Saturday, December 19, 2009

Low Cholesterol Levels Associated With Increased Mortality - Again!

It's never bad to get a Second Opinion especially when it comes to cholesterol with the hype and mis-information surrounding the topic. Barry Grover helps with this article. Please read the complete article here.

Friday, November 20, 2009

Watch Dr Meade interview Dr Duane Graveline on statin drugs and Cholesterol

Watch part one and part two of this video on Inside Medicine titled Myths on Cholesterol wherein Dr Meade an orthopedic surgeon interviews the SpaceDoc - Dr Duane Graveline.

Dr John Briffa on ezetimibe (Zetia)

More bad news for the makers (and takers) of cholesterol-reducing drug ezetimibe (Zetia) http://www.drbriffa.com

Posted By Dr John Briffa On November 16, 2009

Previously, I have written about the drug combination of simvastatin and ezetimibe (sold as Vytorin in the US). Both of these drugs reduce cholesterol, but through different mechanisms. Taken together, these drugs do do a good job of reducing cholesterol levels And we all know that the lower we get the cholesterol levels down the better, right? Well, actually, results show that Vytorin [1] did not work to halt the progression of the ‘plaques’ that gum up arteries and can precipitate heart attacks and strokes.

And then another thing is that giving people simvastatin and ezetimibe is associated with an increased risk of [2] death due to cancer. This finding was inexplicably waved away by scientists as a [3] chance finding (even though the statistics showed that the finding was very unlikely to be due to chance).

Anyway, this week sees more bad news for the manufacturers of Vytorin and also those who take it. The New England Journal of Medicine has just published a study in which individuals on a statin were additionally treated with ezetimibe or niacin (vitamin B3) over 14 months [1]. All of the individuals in the trial had either been diagnosed with heart disease or were deemed to be at high risk of this condition.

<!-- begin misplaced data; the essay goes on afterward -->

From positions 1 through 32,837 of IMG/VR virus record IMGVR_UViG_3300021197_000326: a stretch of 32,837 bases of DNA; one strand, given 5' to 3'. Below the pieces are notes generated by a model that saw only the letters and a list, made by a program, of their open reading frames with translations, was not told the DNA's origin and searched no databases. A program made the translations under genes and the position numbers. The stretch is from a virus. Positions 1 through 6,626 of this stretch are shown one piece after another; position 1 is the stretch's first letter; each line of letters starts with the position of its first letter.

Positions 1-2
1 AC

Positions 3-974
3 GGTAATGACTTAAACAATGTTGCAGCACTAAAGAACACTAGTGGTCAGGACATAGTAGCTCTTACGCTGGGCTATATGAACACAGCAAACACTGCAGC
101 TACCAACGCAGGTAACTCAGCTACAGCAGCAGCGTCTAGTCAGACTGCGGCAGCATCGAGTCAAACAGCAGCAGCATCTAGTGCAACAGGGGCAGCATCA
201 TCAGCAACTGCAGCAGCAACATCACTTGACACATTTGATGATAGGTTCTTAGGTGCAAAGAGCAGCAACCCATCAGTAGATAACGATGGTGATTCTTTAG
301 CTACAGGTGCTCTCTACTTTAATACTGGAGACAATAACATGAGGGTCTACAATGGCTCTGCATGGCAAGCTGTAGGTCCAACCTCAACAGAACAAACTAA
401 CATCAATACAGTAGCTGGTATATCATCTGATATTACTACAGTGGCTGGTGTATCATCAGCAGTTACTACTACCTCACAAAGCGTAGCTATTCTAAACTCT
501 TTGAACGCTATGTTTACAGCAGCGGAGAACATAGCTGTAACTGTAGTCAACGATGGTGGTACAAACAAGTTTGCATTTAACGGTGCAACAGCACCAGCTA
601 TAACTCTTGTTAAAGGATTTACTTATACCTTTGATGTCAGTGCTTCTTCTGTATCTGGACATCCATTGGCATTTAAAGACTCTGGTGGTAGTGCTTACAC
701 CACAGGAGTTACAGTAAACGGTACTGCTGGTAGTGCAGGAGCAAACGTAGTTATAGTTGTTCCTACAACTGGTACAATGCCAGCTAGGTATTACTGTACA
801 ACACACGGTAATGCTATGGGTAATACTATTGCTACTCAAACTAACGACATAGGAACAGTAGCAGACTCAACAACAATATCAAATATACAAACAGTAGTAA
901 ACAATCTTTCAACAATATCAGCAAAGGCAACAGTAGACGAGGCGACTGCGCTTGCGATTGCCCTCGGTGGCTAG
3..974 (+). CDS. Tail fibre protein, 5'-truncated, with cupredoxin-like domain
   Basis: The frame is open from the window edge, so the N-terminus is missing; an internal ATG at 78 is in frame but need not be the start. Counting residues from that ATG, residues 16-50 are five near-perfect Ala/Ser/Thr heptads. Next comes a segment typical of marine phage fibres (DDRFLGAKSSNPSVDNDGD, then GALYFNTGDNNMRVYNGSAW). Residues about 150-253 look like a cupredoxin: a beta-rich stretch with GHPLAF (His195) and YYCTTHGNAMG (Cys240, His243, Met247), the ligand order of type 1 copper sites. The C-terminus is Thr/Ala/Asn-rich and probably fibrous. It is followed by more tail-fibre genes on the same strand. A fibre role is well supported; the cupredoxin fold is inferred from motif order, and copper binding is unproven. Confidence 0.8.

The researchers measured a number of parameters including:

LDL-cholesterol (a form of cholesterol said to be associated with a higher risk of cardiovascular disease)

HDL-cholesterol (a form of cholesterol said to be associated with a lower risk of cardiovascular disease)

Triglyceride levels (a form of blood fat said to be associated with higher risk of cardiovascular disease)

Carotid artery intima thickness (the thickness of the wall of the major blood vessel supplying blood to the head – increased thickness is generally taken as a sign of worsening cardiovascular disease risk)

In the group taking a statin and ezetimibe, LDL, HDL and triglyceride levels went down.

In the group taking a statin and niacin, LDL and triglyceride levels went down, and HDL levels went up.

On paper, at this point, the group taking the niacin and statin fared better. However, more important than these results were those relating to the carotid artery intima thickness. Guess what? The group taking the niacin did better than the group taking ezetimibe on this score too.